With the recent death of Lady Thatcher and this week’s local elections, it has been a time of strong political debate. Recently, I watched a party political broadcast by the Labour Party, in which its leader Ed Milliband discussed his party’s policy on the thorny issue of immigration.
Now I am not about to regale you with my opinion on immigration, I don’t have one and to be brutally honest I don’t care!
But I am going to use this opportunity to point out that the designer of some of Britain’s most successful cars was an immigrant who did not set foot in Britain until he was 16 years old.
He was born on 18 November 1906 in Smyrna in the former Ottoman Empire. His mother was German and his father was of Greek ancestry, but he was a British citizen. His grandfather had obtained British citizenship through the UK consul in Smyrna, for reasons that would not be acceptable to today’s Identity and Passport Service. Neither the grandfather, father or mother of this car designer had a drop of British blood in them, and had never visited the United Kingdom.
The car designer was brought up as British, and in later life, would come across as more British than a native-born citizen.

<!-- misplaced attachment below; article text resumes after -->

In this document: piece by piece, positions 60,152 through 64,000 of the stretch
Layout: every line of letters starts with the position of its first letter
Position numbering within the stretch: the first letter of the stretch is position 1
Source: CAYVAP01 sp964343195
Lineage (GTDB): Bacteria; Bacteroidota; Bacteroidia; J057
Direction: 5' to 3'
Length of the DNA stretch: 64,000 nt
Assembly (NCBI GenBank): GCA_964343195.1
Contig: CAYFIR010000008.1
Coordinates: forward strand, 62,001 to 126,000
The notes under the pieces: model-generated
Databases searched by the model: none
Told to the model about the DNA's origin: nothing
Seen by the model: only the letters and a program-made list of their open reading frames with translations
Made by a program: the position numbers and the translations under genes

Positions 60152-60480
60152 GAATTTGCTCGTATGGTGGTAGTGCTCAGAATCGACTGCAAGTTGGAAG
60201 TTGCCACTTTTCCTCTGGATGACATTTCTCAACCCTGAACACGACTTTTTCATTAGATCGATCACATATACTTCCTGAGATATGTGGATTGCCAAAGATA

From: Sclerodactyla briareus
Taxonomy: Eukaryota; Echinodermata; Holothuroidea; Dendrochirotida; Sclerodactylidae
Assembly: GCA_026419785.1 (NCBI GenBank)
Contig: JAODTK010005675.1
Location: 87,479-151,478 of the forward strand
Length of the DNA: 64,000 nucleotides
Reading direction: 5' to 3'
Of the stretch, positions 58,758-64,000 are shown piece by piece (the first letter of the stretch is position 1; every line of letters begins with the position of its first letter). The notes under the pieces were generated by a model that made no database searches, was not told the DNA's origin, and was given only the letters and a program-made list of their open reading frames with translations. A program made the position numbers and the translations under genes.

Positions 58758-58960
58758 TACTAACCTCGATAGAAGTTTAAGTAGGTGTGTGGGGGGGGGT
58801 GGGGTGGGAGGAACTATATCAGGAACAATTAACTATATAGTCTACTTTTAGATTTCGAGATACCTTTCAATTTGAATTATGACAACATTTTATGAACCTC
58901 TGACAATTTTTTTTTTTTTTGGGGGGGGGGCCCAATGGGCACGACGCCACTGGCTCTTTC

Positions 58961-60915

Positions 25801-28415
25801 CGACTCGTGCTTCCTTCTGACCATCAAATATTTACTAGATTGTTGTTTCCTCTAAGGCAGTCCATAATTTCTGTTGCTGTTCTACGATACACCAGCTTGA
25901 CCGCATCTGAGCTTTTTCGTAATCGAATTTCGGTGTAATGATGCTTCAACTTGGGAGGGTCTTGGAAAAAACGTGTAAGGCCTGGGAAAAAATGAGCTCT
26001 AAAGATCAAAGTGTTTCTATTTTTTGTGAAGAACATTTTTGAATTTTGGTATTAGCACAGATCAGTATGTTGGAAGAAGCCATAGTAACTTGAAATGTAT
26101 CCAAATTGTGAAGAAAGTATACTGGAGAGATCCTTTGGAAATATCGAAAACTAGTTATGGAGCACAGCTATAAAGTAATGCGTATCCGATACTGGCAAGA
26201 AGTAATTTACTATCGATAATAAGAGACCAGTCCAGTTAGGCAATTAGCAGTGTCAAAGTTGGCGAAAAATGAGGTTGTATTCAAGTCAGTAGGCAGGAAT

However, WW1 resulted in the collapse of the Ottoman empire, and Greek troops occupied Smyrna in May 1919. Turkish nationalism flourished. In September 1922, Turkish troops closed in on Smyrna. Refugees flooded into the city, and an international naval evacuation began. The British citizenship of the car designer’s family came in useful, and they were evacuated by the Royal Navy to Malta. They had lost everything, and had gone from riches to rags – and Smyrna burned, to be rebuilt by the Turks. It would be renamed Izmir.
The father of the car designer was taken ill on the journey to Malta. He and his mother travelled by train to reach England, while his father languished in a Malta hospital – finally dying on 1 June 1923, after a nine month illness, and never seeing the country he admired so much.
The mother was able to sue the British government for compensation for the loss of the family fortune. She won, although the sum was only able to tide mother and son over for a short while.
The son studied engineering and went on to become a famous car designer. He was knighted in the summer of 1969 and died on 2 October 1988.
He was of course Sir Alec Arnold Constantine Issigonis CBE.
Is the Editor of the Parkers website and price guide, formerly editor of Classic Car Weekly, and launch editor/creator of Modern Classics magazine. Has contributed to various motoring titles including Octane, Practical Classics, Evo, Honest John, CAR magazine, Autocar, Pistonheads, Diesel Car, Practical Performance Car, Performance French Car, Car Mechanics, Jaguar World Monthly, MG Enthusiast, Modern MINI, Practical Classics, Fifth Gear Website, Radio 4, and the the Motoring Independent...
Likes 'conditionally challenged' motors and taking them on unfeasible adventures all across Europe.